Zinzi Clemmons Opens Up About Loss, Race, Identity, And 'What We Lose'

Zinzi Clemmons’ What We Lose has gathered so much hype over the past month that Vogue deemed it “the debut novel of the year”! Zinzi’s debut novel is a stunning coming-of-age tale that dives into the deep rooted issues of race, sex, family, and country. The premise of What We Lose tells a story of a young African American woman, Thandie, coming to terms with the trials and tribulations of adulthood and losing her mother. 

As Thandie tries to process the hard truth about her mother’s passing, she expresses her raw emotion in a beautifully written quote by Clemmons, “She’s gone. But she’s here, I can feel her. I can see her that day they told us that everything was going to be all right. But she’s not here. But I can feel her arms around me. It feels like the breeze coming off the river…it smells like her breath.”

Zinzi explains how What We Lose weaves in and out of the past and present, from memories of Thandie's childhood to her pregnancy, love affairs, and visit to her mother’s childhood home in Johannesburg, South Africa. She also opens up about how What We Lose came to life after the death of her own mother. Passages she wrote about losing her mother to breast cancer eventually made it into the novel’s manuscript. Zinzi didn’t feel like the book was working well, until her agent called the pages compelling and raw. From there, Zinzi dived in and got writing! 

The book deals with a completely raw view on what it means to be black in America and being black in Johannesburg, where Thandie's mother is from. Zinzi sums up her thoughts with this stunning quote, "I’ve often thought that being a light-skinned black woman is like a being a well-dressed person who is also homeless...you have nowhere to rest, nowhere to feel safe.”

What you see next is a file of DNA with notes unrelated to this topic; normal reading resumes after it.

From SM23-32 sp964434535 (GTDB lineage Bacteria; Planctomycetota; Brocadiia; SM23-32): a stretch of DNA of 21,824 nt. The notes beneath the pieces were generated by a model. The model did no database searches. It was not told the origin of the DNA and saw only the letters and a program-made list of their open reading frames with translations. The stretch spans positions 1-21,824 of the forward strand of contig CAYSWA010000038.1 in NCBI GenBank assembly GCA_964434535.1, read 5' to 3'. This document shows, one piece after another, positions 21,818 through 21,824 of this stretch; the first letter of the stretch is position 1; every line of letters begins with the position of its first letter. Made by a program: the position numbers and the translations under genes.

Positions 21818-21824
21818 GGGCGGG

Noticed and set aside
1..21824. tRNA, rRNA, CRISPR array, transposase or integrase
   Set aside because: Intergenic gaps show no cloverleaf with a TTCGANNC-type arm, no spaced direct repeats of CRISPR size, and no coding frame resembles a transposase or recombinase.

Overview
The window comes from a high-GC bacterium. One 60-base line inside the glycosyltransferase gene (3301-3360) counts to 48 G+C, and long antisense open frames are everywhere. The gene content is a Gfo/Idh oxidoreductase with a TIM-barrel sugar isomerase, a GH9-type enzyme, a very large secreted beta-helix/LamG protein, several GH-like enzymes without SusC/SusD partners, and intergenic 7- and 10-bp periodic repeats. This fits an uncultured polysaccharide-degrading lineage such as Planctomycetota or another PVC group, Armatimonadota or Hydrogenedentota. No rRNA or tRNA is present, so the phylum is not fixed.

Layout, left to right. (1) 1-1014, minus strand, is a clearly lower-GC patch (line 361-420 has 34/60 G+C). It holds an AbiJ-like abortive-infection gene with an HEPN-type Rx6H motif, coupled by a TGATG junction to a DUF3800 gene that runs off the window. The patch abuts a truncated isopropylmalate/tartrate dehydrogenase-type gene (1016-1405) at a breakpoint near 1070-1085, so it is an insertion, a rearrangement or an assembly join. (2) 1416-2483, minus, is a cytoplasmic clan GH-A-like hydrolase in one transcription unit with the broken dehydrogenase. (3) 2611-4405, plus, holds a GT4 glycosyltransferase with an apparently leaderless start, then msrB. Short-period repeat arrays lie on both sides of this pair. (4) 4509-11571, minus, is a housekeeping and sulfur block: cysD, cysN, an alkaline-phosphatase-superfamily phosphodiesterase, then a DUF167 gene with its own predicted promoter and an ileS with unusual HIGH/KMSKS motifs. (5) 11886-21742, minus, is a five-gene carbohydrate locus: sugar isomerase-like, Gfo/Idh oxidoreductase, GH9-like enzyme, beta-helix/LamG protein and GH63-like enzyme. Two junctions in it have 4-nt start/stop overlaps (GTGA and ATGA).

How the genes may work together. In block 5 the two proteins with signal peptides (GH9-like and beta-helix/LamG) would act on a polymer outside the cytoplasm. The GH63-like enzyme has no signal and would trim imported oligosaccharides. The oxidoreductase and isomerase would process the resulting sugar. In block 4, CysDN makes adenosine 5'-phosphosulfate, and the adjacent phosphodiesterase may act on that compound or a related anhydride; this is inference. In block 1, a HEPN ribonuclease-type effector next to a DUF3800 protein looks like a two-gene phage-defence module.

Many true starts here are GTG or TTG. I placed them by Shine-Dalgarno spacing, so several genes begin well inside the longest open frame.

Zinzi truly values the feedback she gets from readers that have a personal connection to the material. Either in terms of identity, Zinzi specifies black women or other people who find themselves in between different identities, or people who have experienced a similar loss. Those two groups of people have very emotional responses to the book and say they see themselves in the pages, which are the most rewarding responses for the author. 

Zinzi also explains why she thought What We Lose would never get published, how her book isn’t autobiographical even though her and the main character were dealing with grief, and much more!

What We Lose grapples with a moving series of vignettes that combine life in South Africa, Main Line Philadelphia, telling the heartfelt story of a mixed-race girl just trying to fit in and find her way in life. The novel will have you hanging on the edge of your seat not wanting the raw display of emotions to end! 

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